Oracle Tips by Burleson Consulting
have discussed several times, a table is a structure that holds rows
(or records) of data. A table is composed of columns, each column
has a data type and each column can hold some amount of data of that
in EnterpriseDB are stored as files in the file system. A single
table is a single file.
TABLESPACES and SCHEMAs
spoke of tablespaces and schemas in Chapter 2, The EnterpriseDB
Platform. A tablespace is a pointer to a directory and a schema is
a grouping of database objects. A tablespace or schema in
EnterpriseDB is conceptually similar to the same in Oracle but is
implemented quite a bit differently. I will show an example using
tablespaces and schemas below but if you don't quite understand that
use, don't worry about it at this point. If you ever do need the
functionality they provide, the use will become obvious.
Default column expression allows you to force a value in a table if
the value is not provided in an insert statement.
may set a column as NULL or NOT NULL. A NOT NULL column will not
allow the column to have no value. Many times, a DEFAULT is used
with a NOT NULL to ensure a value. A NULL means that the column can
be empty. NULL is the default.
UNIQUE keyword identifies a unique constraint. A unique constraint
forces the column (or a combination of columns) to be unique for all
records in the table.
Unique constraint may be declared at the table level or at the
column level. At the column level, the unique constraint may
reference only that single column. At the table level, a unique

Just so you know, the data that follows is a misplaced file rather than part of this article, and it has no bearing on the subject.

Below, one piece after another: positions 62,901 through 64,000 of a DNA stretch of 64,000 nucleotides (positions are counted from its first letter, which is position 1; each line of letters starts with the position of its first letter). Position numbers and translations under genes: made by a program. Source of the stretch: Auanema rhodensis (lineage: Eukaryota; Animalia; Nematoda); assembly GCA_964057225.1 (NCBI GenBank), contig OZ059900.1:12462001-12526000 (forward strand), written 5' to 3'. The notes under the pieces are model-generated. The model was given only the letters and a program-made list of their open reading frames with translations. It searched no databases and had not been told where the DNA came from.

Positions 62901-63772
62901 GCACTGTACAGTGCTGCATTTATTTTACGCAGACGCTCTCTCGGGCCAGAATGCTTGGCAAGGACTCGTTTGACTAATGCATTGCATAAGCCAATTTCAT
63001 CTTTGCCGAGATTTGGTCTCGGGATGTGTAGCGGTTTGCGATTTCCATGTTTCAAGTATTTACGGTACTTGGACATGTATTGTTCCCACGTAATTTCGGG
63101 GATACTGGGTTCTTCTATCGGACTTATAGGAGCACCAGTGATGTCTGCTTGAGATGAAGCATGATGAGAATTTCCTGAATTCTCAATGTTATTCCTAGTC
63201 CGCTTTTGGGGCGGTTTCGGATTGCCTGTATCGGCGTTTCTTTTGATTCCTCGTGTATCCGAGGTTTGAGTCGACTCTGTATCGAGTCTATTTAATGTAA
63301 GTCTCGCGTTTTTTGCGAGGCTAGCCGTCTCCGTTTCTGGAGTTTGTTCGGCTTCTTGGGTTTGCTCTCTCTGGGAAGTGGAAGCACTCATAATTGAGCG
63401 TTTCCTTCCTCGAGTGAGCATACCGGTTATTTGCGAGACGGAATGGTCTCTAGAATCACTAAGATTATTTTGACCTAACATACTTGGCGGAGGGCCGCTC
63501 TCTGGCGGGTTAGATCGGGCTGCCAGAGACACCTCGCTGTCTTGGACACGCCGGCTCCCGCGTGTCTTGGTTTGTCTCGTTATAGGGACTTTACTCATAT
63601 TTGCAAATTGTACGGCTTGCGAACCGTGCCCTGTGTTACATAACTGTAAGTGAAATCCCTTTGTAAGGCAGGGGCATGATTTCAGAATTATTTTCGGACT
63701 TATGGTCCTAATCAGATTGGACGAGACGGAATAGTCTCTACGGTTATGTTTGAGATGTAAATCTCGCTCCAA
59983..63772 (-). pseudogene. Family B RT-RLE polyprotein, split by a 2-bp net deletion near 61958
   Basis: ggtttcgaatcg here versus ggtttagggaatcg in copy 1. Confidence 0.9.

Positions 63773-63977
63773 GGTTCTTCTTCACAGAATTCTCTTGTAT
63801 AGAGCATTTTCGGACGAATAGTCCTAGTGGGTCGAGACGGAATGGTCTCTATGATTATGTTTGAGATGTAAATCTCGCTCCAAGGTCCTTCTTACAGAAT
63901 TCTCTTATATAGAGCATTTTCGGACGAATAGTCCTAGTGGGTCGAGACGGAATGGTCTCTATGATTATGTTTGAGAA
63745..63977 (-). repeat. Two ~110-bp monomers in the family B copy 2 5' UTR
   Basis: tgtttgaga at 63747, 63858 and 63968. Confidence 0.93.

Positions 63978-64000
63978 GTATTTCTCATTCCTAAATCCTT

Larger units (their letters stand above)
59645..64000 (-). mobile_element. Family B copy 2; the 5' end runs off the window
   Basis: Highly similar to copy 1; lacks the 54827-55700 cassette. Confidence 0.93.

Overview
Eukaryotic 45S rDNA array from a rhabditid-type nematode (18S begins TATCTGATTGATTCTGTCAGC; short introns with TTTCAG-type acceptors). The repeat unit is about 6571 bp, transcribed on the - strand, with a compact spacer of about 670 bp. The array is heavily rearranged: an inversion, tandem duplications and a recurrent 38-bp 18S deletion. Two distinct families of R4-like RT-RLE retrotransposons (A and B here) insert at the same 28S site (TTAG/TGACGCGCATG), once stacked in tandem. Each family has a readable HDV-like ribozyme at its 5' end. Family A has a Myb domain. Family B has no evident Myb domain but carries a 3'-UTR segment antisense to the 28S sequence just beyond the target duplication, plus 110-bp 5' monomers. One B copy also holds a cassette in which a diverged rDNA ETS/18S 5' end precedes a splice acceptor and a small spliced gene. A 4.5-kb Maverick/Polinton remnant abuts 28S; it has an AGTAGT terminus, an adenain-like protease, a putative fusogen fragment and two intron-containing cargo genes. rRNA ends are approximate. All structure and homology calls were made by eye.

constraint may reference multiple columns.
Primary Key constraint is much like a unique constraint. The
differences are that a PRIMARY KEY (a single column or combination
of columns) must be NOT NULL and Unique. You may define only a
single Primary Key for any particular table.
Primary Key constraint creates a Unique Index on the column(s) you
Check constraint allows you to validate data without writing code.
If you want to ensure that a column can only contain a certain
selection of data, a check constraint is the best way to do it. A
check constraint must evaluate to a boolean value, i.e. 1 = 1 or 1 =
2. The first would evaluate to TRUE (1 equals 1) and the second
would evaluate to false (1 equals 2). 1 + 1 would not be a valid
check constraint because it does not evaluate to TRUE or FALSE.
constraint keyword allows you to name a constraint. You may use
CONSTRAINT with a Unique, Primary Key, NULL|NOT NULL, or Check
constraint to name it. If you do not provide a name, the database
will generate a name for you.
reference is a foreign key constraint. You would use a reference to
relate a child table to its parent table. In our example earlier,
the EMP table is a child of DEPT. There is a reference between
and DEPT.deptno. A table level foreign key reference on EMP would
look like: FOREIGN KEY (deptno)
REFERENCES dept (deptno).
is an excerpt from the book "EnterpriseDB:
The Definitive Reference" by Rampant TechPress.